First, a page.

Throughout training I had an idea, and that idea was that I would be a great academic physician. I had the right training and completed research from college through fellowship. I had received research grants from medical school through fellowship, published numerous papers, and started defining a niche. Everything was going great. Academia here I come. Private practice was not in the plans.
Then attendinghood arrived. I looked for positions in academic centers. Limited by geographical boundaries, I interviewed at 2 traditional academic centers. These sites were traditional academic centers with assistant, associate, and full professors full of R and K grants. There were students, residents and fellows. The third center was what I call pseudo-academic with students, residents, and fellows but less NIH funded research. There were definitely a lot of people producing research. It was just on their own time with various funding routes.
I debated between the various institutions and finally decided to go with the less traditional academic centers. Here I was a 100% clinical but with the opportunity to teach and perform research. Over the next few years I focused on my niche (cardio-oncology), practiced general cardiology, and performed the research I wanted. It was not my planned career, but I was doing the things I wanted.
Over that time my medical skills improved in some fields and atrophied in others. I was no longer dealing with arrhythmia. Why mess with hard to control atrial fibrillation when the electrophysiologist (EP) was down the hall. I did not have to think heavily regarding ischemic patients because my interventional colleagues would be happy to chime in. By being a general cardiologist at a academic center my overall cardiology skills atrophied. Sure I was great at hypertension management (better than my interventional or EP colleagues) and heart failure management (though not transplants or those requiring inotropes).
I was getting better and better at cardio-oncology, my chosen niche, but part of me was dying. All those years of training were fading into the ether of time. I did not mind so much as life was comfortable and easy, but it did make me a little sad. So after 4 years, I decided to move. The reasons for the move was multi-factorial but here I was, 4 years later in a new city and now in a private practice group. Not only private practice, but in a remote setting.
So here I am now, 1 year into my new practice. Over that time I have become a better doctor. More rounded. I manage my own anti-arrhythmics and perform my own cardioversions. I decide which valve cases need a transesophageal echocardiogram and do it. Then I decide who should and should not get surgery. My skills for determining who to send an hour away for either an outpatient or inpatient angiogram are tuned. I listen to the intricacies of the history and look for the subtle changes in the ECG before sending someone for an invasive procedure. No longer having the interventionalist there for a second opinion, I am forced to make more decisions. I even am doing my own bedside echocardiograms, a skill I gave up years ago.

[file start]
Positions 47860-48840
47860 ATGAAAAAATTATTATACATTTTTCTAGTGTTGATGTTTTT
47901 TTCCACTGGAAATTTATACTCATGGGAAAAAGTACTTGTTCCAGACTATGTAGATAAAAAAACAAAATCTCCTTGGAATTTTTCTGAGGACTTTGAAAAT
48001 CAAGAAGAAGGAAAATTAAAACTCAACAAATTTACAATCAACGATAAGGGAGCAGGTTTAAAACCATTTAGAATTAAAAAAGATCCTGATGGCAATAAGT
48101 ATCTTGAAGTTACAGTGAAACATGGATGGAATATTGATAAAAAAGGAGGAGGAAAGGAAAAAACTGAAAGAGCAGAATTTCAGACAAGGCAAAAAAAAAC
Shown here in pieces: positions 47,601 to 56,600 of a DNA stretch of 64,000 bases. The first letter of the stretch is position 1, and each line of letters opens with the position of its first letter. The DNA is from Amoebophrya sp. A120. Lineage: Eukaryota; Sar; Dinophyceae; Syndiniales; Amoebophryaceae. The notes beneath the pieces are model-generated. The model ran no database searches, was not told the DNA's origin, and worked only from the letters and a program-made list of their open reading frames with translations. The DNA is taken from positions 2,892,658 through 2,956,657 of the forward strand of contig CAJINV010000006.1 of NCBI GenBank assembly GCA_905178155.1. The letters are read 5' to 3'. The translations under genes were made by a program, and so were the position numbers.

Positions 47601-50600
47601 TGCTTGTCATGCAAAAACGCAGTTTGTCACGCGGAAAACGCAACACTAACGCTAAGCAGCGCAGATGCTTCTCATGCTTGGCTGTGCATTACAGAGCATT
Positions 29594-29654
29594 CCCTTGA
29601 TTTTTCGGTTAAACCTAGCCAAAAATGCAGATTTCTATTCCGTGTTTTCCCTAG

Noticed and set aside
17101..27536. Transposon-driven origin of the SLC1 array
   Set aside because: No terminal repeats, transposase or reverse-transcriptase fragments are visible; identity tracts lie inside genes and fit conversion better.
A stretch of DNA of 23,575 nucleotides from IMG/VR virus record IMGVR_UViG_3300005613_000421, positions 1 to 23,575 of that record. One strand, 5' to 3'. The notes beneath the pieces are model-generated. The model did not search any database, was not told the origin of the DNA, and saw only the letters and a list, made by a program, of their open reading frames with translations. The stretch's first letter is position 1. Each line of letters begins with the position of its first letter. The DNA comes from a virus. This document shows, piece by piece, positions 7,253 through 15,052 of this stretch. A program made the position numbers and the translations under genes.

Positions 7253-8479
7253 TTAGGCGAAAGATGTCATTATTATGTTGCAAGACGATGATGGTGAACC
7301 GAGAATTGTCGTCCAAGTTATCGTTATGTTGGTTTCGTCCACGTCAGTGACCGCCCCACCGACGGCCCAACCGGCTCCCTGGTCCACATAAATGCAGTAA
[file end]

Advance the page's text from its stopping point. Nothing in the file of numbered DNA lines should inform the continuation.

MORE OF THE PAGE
Here I am 1 year into private practice and I can tell you that I have become a better doctor. I imagine this is the case with most private physicians. We have to be more of a generalist. There is no dark corner of our niche to huddle in and forget the rest of medicine. We do not have the thousands of resources and people backing us up, allowing for us to shirk our decisions.
This is why I am surprised as to how poorly private practice doctors are seen in academics. The academicians, and honestly society, hold the academic centers up on a pedestal. It is in these houses that the best care is provided. While for some centers and more specifically some very rare or hard to treat diseases this is true, for the general, run of the mill diseases I think that private practice docs may be better off. They may provide better care with a higher continuity in that care. No sign offs or explaining what the history is to 5 other people. No students and housestaff to screw up orders and complicate rounds. In many ways, the private practice is a better place to get care.
So here I am now, in private practice, a more rounded doctor. I can still focus on my niche and my research if I want, but at the end of the day, my clinical acumen continues to grow. Will I ever go back to academics, only time will tell, but for now I will stay in my small hospital and enjoy fine tuning my clinical practice.
What do you think, are academic centers placed on a false pedestal by society? Do you prefer care at the big academic center or the big clinical center?
I am Eiman Jahangir and I am a dad, husband, and cardiologist. I grew up in the South, trained in the Northeast, moved out West, and now am happily back home in the South. My wife and I have seen our fair share of ups and downs, from the pain of dealing with infertility and losing everything in a matter of hours in the Tubb’s Wildfire, to the joys of having our son and finally finding a medical practice that is right for me. It hasn’t always been easy, but I am grateful and continue to move forward in positive steps.
I write to help people looking to improve their lives. I have written my thoughts and experiences on a wide arrange of topics from parenting to finances to mindfulness. While some of my posts are more useful for doctors and other high earners, most are for everyone.